Teo said Anwar should look at more programmes that fostered unity, and follow the Sultan of Johor’s advice, and eliminate the ‘virus’ before it spreads further.

“Anwar has spent the last one year trying to placate every party in his coalition government and putting things in place. But after a year, he has no more time to waste,” said Teo.

“There are several ministries that need reshuffling. Being an academician, I feel we need a more experienced person as the education minister.”

“To be fair to Fadhlina Sidek (the current education minister), she is a greenhorn. We need a more experienced person. Whoever comes in, I would suggest that Anwar, being a former education minister himself, act as either a direct, or indirect advisor.”

Teo said Fadhlina’s late father, Prof Datuk Dr Siddiq Fadzil, one of Anwar’s mentors, would have been perfect as education minister.

“I am sure if he were alive, Anwar would have made him a senator and appointed him to the ministry,” said Teo.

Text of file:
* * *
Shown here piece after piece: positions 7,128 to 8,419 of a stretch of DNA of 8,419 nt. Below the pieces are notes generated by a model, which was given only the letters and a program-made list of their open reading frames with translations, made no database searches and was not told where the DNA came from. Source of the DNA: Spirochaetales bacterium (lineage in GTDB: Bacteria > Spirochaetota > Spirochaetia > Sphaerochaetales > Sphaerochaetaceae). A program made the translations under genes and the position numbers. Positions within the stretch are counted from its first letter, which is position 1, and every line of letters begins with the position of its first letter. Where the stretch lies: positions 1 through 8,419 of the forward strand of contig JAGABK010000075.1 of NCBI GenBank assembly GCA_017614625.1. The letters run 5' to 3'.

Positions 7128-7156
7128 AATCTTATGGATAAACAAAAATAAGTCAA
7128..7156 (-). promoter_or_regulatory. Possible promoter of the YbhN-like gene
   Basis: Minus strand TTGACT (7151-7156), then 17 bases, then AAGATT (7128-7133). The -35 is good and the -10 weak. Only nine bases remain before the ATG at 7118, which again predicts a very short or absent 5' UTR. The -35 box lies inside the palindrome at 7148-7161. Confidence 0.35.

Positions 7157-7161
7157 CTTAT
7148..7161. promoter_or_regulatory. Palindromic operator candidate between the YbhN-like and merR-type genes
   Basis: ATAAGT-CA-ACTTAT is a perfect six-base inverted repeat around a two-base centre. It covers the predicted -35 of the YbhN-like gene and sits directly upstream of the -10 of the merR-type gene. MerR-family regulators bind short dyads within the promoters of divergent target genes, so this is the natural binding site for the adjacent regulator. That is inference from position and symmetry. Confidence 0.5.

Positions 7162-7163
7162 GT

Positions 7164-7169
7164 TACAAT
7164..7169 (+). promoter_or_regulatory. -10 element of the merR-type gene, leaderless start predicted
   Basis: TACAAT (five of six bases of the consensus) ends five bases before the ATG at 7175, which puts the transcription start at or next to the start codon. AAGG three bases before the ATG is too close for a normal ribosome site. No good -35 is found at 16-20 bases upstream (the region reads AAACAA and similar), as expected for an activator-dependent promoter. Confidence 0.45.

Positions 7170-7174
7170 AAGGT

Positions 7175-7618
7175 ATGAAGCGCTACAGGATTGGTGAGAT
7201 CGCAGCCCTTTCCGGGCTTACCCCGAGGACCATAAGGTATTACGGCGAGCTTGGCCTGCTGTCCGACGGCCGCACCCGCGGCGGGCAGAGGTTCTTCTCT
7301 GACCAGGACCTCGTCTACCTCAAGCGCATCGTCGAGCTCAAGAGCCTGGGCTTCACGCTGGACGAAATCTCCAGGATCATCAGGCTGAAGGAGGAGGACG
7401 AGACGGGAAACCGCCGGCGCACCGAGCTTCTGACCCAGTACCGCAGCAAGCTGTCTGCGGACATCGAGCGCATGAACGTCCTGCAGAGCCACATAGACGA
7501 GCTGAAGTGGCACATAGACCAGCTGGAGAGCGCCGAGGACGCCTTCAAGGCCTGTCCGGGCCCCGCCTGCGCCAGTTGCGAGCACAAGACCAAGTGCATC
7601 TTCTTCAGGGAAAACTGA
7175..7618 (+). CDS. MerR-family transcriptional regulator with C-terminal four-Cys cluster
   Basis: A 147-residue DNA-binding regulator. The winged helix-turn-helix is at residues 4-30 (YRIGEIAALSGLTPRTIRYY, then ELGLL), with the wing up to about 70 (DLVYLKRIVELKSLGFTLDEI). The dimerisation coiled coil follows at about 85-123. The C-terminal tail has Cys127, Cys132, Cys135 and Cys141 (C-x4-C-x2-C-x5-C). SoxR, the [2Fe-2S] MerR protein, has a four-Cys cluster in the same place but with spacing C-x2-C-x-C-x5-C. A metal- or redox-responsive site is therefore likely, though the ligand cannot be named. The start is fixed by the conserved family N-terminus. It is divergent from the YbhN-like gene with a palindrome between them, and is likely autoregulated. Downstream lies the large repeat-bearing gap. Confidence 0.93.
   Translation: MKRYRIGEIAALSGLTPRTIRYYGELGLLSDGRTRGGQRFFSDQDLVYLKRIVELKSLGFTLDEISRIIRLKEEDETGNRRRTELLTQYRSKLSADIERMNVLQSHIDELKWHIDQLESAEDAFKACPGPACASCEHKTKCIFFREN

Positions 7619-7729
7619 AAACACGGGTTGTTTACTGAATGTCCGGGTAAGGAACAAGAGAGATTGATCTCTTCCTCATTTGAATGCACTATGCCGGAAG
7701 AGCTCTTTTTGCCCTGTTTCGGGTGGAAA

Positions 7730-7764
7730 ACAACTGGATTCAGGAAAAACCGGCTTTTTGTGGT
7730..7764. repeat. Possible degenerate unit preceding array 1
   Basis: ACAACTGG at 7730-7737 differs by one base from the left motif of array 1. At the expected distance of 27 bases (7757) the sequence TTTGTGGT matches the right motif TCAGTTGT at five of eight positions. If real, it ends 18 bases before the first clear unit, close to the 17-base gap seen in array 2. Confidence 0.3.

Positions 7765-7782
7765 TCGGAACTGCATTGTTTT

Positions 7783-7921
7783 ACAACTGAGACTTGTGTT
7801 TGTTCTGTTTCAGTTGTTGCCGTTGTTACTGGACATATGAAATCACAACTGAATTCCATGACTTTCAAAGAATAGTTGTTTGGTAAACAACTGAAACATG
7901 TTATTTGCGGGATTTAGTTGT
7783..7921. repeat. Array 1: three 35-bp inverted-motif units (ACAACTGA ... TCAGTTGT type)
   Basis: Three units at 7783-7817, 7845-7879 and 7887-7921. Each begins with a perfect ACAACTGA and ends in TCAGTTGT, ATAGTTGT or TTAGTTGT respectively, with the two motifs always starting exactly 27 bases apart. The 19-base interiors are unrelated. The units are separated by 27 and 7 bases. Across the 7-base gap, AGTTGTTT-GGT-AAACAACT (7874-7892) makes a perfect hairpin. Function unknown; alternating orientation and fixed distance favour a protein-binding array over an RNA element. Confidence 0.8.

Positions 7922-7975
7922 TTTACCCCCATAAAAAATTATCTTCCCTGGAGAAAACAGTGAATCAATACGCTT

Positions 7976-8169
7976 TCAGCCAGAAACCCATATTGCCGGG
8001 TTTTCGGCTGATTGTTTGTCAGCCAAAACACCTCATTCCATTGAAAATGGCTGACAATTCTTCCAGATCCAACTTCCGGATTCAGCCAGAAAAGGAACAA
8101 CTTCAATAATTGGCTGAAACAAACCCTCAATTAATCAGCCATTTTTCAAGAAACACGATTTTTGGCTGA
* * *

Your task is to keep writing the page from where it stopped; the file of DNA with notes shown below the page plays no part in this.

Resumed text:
“We need capable leaders with a good track record if and when Anwar reshuffles his Cabinet. He must do something to realise his dream of rebuilding Malaysia.”

‘Look at National Education Blueprint’

Asked what the Education Ministry should focus on, Teo said it should look at the National Education Blueprint 2013-2025, which states that national schools will become the school of choice by 2025.

Besides drafting the blueprint, Teo was also one of the 11 members of the National Education Advisory Council.

“Chapter Seven of the blueprint highlights the need to consolidate national schools, making them the preferred choice for parents,” said Teo.

“However, (Tan Sri) Muhyiddin Yassin was sacked as deputy prime minister and Education minister in 2015. When the final report came out a year later, there was no mention of consolidating the national schools.

“I made a fuss, and only then did the ministry say it would address the issue.”

‘Distracted’ by new, flashy toys

Another problem holding Malaysia back, said Teo, is that politicians are obsessed with “shiny new toys”, instead of building on what they already have.